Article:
The Hammám, or Turkish Bath, is another feature of Damascus, and was one of my favourite haunts. I first went to the Hammám out of curiosity, and was warmly welcomed by the native women; but I was rather shocked. They squat naked on the floor, and, despoiled of their dress and hair and make-up, are, most of them, truly hideous. Their skins are like parchment, and baggy; their heads as bald as billiard-balls. What little hair they have is dyed an orange red with henna. They look like the witches in Macbeth, or at least as if they had been called up from out of the lower regions. They sit chatting with little bundles of sweets and narghilehs before them. An average Englishwoman would look like an houri amongst them; and their customs were beastly, to use the mildest term. The Hammám was entered by a large hall, lit by a skylight, with a huge marble tank in the centre and four little fountains, and all around raised divans covered with cushions. Here one wraps oneself in silk and woollen sheets, and after that proceeds to pass through the six marble rooms. The first is the cold room, the next warmer, the third warmer still, until you come to the sudarium, the hottest room of all. First they lather you, then they wash you with a lif and soap, then they douche you with tubs of hot water, then they shampoo mi with fresh layers of soap, and then douche again. They give you iced sherbet, and tie towels dipped in cold water round your head, which prevent you fainting and make you perspire. They scrub your feet with pumice-stone, and move you back through all the rooms gradually, douche you with water, and shampoo you with towels. You now return to the large hall where you first undressed, wrap in woollen shawls, and recline on a divan. The place is all strewn with flowers, incense is burned around, and a cup of hot coffee is handed and a narghileh placed in your mouth. A woman advances and kneads you as though you were bread, until you fall asleep under the process, as though mesmerized. When you wake up, you find music and dancing, the girls chasing one another, eating sweetmeats, and enjoying all sorts of fun. Moslem women go through a good deal more of the performance than I have described. For instance, they have their hair hennaed and their eyebrows plucked. You can also have your hands and feet hennaed, and, if you like it, be tattooed. The whole operation takes about four hours. It is often said by the ignorant that people can get as good a hammám in London or Paris as in the East. I have tried all, and they bear about as much relation to one another as a puddle of dirty water does to a pellucid lake. And the pellucid lake is in the East.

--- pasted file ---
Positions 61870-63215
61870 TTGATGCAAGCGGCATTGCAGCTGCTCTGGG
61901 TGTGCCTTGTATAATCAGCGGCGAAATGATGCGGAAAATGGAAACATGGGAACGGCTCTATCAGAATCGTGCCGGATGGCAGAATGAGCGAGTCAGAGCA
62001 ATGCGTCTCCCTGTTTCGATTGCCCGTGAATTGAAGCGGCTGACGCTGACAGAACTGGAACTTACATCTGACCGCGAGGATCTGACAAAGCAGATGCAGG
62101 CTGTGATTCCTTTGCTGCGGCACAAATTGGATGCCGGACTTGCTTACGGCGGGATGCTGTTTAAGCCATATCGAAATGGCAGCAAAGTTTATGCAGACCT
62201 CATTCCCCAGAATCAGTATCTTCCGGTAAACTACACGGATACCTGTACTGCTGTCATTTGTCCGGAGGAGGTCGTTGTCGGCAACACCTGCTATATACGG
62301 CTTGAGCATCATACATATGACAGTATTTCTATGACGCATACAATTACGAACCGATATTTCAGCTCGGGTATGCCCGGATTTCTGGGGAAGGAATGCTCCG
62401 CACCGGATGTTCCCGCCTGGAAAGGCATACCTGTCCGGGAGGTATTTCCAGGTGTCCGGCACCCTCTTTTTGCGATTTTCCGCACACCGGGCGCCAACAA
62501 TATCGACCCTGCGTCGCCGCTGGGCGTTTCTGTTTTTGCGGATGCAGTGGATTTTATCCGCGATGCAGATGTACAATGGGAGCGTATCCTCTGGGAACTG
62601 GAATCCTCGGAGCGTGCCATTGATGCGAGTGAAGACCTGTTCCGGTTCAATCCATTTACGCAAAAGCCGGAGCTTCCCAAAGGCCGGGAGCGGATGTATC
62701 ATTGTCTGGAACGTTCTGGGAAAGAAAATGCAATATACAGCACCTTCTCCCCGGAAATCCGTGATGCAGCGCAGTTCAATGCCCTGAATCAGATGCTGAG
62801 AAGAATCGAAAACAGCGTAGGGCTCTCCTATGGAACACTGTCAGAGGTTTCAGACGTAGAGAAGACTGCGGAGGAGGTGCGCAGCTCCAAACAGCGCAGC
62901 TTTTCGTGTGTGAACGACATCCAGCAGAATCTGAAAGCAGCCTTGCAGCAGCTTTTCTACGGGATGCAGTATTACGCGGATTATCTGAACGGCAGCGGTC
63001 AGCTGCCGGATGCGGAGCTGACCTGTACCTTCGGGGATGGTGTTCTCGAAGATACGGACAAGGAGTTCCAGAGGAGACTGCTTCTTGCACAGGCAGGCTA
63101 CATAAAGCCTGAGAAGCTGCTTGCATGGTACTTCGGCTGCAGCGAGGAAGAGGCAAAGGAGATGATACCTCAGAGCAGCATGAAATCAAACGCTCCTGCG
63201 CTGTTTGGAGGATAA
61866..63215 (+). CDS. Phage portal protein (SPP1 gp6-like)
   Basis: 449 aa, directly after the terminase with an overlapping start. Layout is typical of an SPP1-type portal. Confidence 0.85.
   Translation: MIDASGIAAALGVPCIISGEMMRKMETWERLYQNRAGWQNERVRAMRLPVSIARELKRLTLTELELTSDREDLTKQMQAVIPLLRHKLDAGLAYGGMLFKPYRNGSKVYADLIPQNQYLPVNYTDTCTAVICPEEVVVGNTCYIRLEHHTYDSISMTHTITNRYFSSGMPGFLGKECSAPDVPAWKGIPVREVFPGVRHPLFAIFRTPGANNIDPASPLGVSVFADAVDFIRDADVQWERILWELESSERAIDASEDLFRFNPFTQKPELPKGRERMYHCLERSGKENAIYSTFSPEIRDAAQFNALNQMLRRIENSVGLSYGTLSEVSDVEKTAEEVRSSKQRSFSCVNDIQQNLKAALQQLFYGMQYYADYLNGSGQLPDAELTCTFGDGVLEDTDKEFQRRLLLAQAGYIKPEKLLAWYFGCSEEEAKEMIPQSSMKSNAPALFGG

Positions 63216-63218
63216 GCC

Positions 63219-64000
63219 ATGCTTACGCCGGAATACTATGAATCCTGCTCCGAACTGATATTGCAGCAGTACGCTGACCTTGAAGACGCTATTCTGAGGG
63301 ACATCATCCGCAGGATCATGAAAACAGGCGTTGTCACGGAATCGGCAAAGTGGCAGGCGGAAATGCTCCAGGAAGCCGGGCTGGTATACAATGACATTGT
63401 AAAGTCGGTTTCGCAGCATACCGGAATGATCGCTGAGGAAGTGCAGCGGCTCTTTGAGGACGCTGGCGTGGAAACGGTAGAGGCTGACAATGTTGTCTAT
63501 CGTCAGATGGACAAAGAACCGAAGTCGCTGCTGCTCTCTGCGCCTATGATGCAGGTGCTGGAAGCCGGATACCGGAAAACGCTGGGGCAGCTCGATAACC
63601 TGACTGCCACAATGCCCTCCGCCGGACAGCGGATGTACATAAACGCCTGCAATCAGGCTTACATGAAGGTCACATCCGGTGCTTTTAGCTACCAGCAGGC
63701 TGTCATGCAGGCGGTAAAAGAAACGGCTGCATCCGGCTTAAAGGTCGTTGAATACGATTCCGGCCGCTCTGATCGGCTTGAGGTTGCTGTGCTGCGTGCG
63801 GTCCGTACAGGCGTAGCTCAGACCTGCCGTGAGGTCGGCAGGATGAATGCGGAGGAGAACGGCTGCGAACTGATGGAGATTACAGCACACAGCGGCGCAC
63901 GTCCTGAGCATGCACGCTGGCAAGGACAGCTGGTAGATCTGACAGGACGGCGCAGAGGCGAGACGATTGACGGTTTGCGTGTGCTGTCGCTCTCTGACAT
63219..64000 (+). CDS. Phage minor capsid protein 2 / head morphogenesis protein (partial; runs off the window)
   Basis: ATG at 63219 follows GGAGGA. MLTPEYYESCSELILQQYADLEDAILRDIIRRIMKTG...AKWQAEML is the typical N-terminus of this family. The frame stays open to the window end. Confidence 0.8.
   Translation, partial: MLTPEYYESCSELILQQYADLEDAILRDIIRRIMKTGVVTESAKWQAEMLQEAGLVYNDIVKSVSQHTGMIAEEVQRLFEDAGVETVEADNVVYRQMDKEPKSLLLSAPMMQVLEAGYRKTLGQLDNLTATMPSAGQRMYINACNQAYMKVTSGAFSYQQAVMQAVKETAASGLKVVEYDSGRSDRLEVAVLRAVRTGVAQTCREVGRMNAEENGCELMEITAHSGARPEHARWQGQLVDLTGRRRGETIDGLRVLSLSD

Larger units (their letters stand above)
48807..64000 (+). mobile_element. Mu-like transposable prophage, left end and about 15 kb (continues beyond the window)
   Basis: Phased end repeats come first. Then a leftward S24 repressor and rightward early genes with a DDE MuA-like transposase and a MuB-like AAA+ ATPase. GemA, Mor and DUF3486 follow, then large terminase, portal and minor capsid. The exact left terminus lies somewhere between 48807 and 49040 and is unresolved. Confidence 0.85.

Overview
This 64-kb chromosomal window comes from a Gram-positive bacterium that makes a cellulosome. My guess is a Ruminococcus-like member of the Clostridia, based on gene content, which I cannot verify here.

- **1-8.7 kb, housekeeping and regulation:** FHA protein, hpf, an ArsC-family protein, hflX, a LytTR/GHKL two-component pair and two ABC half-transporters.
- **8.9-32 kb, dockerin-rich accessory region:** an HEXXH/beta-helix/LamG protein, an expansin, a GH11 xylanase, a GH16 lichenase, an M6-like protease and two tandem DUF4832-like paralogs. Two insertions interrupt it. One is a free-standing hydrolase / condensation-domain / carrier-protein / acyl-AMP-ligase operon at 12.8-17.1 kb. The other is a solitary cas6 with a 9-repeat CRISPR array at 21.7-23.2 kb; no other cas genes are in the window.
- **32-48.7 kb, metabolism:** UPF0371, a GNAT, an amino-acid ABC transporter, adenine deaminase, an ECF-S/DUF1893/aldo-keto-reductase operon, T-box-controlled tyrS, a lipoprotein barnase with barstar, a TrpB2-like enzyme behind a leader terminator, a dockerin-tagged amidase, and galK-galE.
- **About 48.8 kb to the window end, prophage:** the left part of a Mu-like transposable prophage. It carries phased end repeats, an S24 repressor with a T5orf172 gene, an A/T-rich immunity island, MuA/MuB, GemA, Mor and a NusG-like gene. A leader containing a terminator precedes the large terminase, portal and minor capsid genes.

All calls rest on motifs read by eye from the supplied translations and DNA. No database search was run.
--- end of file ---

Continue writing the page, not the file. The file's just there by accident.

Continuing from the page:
Then the harems. I often spent an evening in them, and I found them very pleasant; only at first the women used to ask me such a lot of inconvenient questions that I became quite confused. They were always puzzled because I had no children. One cannot generalize on the subject of harems; they differ in degree just as much as families in London. A first-class harem at Constantinople is one thing, at Damascus one of the same rank is another, while those of the middle and lower classes are different still. As a rule I met with nothing but courtesy in the harems, and much hospitality, cordiality, and refinement. I only twice met with bad manners, and that was in a middle-class harem. Twice only the conversation displeased me, and that was amongst the lower class. One of the first harems I visited in Damascus was that of the famous Abd el Kadir (of whom more anon), which of course was one of the best class. He had five wives: one of them was very pretty. I asked them how they could bear to live together and pet each other's children. I told them that in England, if a woman thought her husband had another wife or mistress, she would be ready to kill her and strangle the children if they were not her own. They all laughed heartily at me, and seemed to think it a great joke. I am afraid that Abd el Kadir was a bit of a Tartar in his harem, for they were very prim and pious.

So much for the city of Damascus.

In the environs there were many beautiful little roads, leading through gardens and orchards, with bubbling water, and under the shady fig and vine, pomegranate and walnut. You emerged from these shady avenues on to the soft yellow sand of the desert, where you could gallop as hard as you pleased. There were no boundary-lines, no sign-posts, nothing to check one's spirits or one's energy. The breath of the desert is liberty.